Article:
18. Harry Potter and the Half Blood Prince by J.K. Rowling. Why'd they have to go and do that?!? (652 pages)

19. Harry Potter and the Deathly Hallows by J.K. Rowling. A fitting end, but just *tad* too happy of an ending (759 pages)

20. Hanna's Daughters by Marianne Fredriksson. Interesting fiction that follows several generations of women. The story was good, but it was confusing to follow due to the set up (can we please just stick with chronological order aside from the occassional flashback or foreshadowing??) and the names (let's see...hanna, johanna, anna--am I really supposed to keep them all straight?). I liked that it was set in Sweden, always nice to learn about someplace new. (368 pages)

21. Farewell to Manzanar by Jeanne Wakatsuki Houston and James D. Houston. One of those books you're supposed to read in high school that we were never assigned.  It's a good story, probably eye opening to those who might not know anything about the Japanese Internment camps.  Unfortunately, the "goodness" of the book was erased by the commentary on the back cover, which states, "As haunting as The Diary of Anne Frank..."  I'm sorry, but ummmm no.  No matter how wrong it is to imprisson US citizens just because they are descendents of a certain country, a minature town with admittedly not great housing conditions, but schools, medical care, unlimited access to mess halls, etc... in no way compares to hiding out in fear of your life and then being sent to a Nazi concentration camp.  (203 pages)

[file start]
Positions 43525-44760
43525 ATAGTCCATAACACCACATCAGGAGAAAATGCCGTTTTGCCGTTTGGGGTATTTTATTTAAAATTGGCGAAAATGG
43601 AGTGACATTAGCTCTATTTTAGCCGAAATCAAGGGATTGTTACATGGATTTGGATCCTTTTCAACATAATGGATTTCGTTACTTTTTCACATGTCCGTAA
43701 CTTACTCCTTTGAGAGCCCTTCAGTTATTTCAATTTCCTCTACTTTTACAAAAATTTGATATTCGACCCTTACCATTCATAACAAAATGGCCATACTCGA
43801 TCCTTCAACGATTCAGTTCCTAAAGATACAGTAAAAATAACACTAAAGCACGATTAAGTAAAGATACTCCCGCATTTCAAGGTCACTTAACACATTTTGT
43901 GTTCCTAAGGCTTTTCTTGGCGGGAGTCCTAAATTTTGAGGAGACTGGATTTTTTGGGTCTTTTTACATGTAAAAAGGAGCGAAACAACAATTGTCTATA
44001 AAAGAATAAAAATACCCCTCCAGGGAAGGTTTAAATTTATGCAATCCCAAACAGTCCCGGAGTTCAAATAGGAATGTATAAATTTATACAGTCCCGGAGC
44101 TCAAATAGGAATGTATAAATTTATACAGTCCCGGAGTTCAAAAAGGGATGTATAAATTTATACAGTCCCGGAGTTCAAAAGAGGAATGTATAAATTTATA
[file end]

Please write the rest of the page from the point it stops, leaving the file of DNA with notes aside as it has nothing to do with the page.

22. Reading Lolita in Tehran by Azar Nafisi. One word-Disappointing. The book had good information, but was really poorly written. It's like she was writing for a literary journal. I (along with the rest of the book club) was really expecting this to focus on the girls in the Iranian book club, and it didn't at all. The book was an awful lot of the author's literary criticism. Like I said, interesting information about revolutionary Iran (which ties in quite well with current events and gives you some food for thought), but definitely not a quick read. The author herself sums it up perfectly..."I am too much of an academic: I have written too many papers and articles to be able to turn my experiences and ideas into narratives without pontificating." (347 pages)